Friday, May 30, 2014

Ryan Hunter-Reay Swipes 2nd Closest Indy 500

Ryan Hunter-Reay celebrates winning his first Indy 500 in bold style
Ryan Hunter-Reay has clearly learned his lessons well at the Indy 500 as he boldly passed Helio Castroneves with less than two laps remaining to win the 98th edition of the race on Indy's hallowed ground. Thirty-two years after the closest Indy 500 finish ever, RHR put his name in the record books with the second closest winning margin of 0.06 seconds, a distance of barely more than a few feet from what I saw.

RHR's win was dramatic and the 2nd closest ever at Indy
I was on the mezzanine roof of the Pagoda Tower overlooking the yard of bricks for the finish and after Friday's photo finish in the Indy Lights Freedom 100 race, I was ready for another photo finish in the 500. While Helio couldn't quite pull it off to finally get his fourth Indy win and assume legend status, he and RHR put on a thrilling late race duel which was accentuated by an unprecedented red flag stoppage with eight laps remaining to repair the SAFER barrier in Turn 2 after Townsend Bell's accident. I thought the 2013 race would be hard to top with its dozens of lead changes but 2014 may have topped it for drama and excitement in the end.

Friday's Carb Day Indy Lights win by Gabby Chaves (#5) in the Freedom 100 was a photo finish
I was at the 1982 500 standing above the old Victory Lane for the finishing duel between Gordon Johncock and Rick Mears, and I think this year's finish was better in some ways. In '82, Mears was catching Johncock but never passed him, while this year Helio and RHR exchanged the lead several times over the final laps so the winner was truly in doubt right until the checkers flew. Shooting for again this year as I did last year, I had the chance to cover Indy from all over the place, and my race day plan involved moving every 20 laps or so and ending up in the pits for the last third of the race, and on the roof for the finish. While it would have been nice to have Victory Lane access like 2013, I knew early in the day I hadn't gotten that coveted pass so that just meant I had to change my strategy for the end of the race. I knew I would get a checkered flag shot no matter what, and that my photos would be far superior to anything I shot back in 1982 with a borrowed Pentax.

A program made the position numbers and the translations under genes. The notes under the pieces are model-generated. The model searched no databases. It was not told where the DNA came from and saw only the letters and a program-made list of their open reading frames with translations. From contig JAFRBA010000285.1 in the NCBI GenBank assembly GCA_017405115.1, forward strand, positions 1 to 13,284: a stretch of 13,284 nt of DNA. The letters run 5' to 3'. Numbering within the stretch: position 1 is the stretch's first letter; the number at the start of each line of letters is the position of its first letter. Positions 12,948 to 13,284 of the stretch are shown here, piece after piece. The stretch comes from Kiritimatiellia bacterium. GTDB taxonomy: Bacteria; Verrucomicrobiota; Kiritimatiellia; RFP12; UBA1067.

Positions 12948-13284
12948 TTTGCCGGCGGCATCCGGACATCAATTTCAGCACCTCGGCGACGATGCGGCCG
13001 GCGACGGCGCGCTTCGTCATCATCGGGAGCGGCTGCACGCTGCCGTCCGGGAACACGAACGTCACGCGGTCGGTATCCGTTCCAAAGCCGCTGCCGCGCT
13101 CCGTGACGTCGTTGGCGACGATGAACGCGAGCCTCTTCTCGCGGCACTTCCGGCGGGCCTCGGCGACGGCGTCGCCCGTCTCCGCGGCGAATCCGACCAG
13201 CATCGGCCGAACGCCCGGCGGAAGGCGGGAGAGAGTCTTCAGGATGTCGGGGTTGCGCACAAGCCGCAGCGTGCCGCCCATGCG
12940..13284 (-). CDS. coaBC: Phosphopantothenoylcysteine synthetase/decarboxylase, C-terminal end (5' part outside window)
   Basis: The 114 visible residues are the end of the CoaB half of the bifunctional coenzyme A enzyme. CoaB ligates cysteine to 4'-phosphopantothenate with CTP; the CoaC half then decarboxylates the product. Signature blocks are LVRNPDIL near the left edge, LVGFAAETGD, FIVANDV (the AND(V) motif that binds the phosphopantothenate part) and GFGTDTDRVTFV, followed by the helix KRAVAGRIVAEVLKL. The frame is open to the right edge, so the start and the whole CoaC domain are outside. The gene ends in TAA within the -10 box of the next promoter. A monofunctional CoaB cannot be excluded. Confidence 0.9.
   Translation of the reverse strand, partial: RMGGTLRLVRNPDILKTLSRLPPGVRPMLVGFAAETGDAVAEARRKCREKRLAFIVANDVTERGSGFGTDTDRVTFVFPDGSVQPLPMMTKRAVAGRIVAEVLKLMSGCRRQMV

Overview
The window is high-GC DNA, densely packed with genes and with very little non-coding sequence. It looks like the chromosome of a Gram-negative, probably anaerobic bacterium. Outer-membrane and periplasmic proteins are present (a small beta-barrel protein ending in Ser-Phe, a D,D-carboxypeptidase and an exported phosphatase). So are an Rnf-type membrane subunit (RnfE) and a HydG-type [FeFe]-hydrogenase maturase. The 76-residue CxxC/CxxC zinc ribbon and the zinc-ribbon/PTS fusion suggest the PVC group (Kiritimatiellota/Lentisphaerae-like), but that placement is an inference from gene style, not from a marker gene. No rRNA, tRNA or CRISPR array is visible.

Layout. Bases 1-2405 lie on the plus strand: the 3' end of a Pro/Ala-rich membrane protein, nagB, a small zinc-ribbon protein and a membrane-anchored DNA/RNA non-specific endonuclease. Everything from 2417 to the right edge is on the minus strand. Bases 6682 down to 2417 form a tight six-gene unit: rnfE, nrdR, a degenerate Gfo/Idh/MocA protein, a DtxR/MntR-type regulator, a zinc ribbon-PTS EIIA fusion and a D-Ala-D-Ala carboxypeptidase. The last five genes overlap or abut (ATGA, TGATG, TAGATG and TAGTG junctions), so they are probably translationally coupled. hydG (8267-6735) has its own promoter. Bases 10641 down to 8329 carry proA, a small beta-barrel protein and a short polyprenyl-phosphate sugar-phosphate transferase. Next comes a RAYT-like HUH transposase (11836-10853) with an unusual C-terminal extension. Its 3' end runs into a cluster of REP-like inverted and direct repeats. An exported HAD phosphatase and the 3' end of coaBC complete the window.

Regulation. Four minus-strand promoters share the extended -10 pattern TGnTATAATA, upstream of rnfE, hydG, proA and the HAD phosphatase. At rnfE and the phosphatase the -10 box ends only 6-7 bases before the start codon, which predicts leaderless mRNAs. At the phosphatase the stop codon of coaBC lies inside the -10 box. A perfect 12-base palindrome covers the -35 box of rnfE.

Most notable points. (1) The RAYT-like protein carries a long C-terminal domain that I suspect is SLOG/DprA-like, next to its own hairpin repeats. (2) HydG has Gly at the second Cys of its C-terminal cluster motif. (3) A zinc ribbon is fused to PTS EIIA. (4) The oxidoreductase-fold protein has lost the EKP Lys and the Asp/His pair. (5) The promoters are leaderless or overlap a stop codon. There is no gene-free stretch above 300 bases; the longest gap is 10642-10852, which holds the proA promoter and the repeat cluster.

Indy's Pagoda before dawn on race day
It was a hectic finish to an exhausting and very special day for me for a number of reasons. My first Indy 500 as a credentialed photographer was in 1984 so it was daunting to think about how fast those 30 years have gone by. The day began at 4:00 a.m. as we got up to head to the Speedway and my mom, who has been battling cancer, was able to go with us for the whole experience. We were inside the track and parked by 5:00 a.m. and I've always loved that time inside the Speedway in the pre-dawn darkness when the Pagoda is all lit up, flags flying and the date displayed across its message boards near the top. At 79 years of age, we didn't really expect Mom to go out that early with us and she made it through the whole day with flying colors, able to sit in our Stand B seats in the shade and enjoy the race with my brother, his son and my beautiful and talented photographer assistant. That was quite an accomplishment on her part but then she's a true Indy 500 fan and didn't want to miss a thing. We got her a golf cart ride to the seats around 10:30 race morning and the seats my brother and I share were excellent from all accounts. That's when we parted ways and I began to put my race day shooting strategy into effect.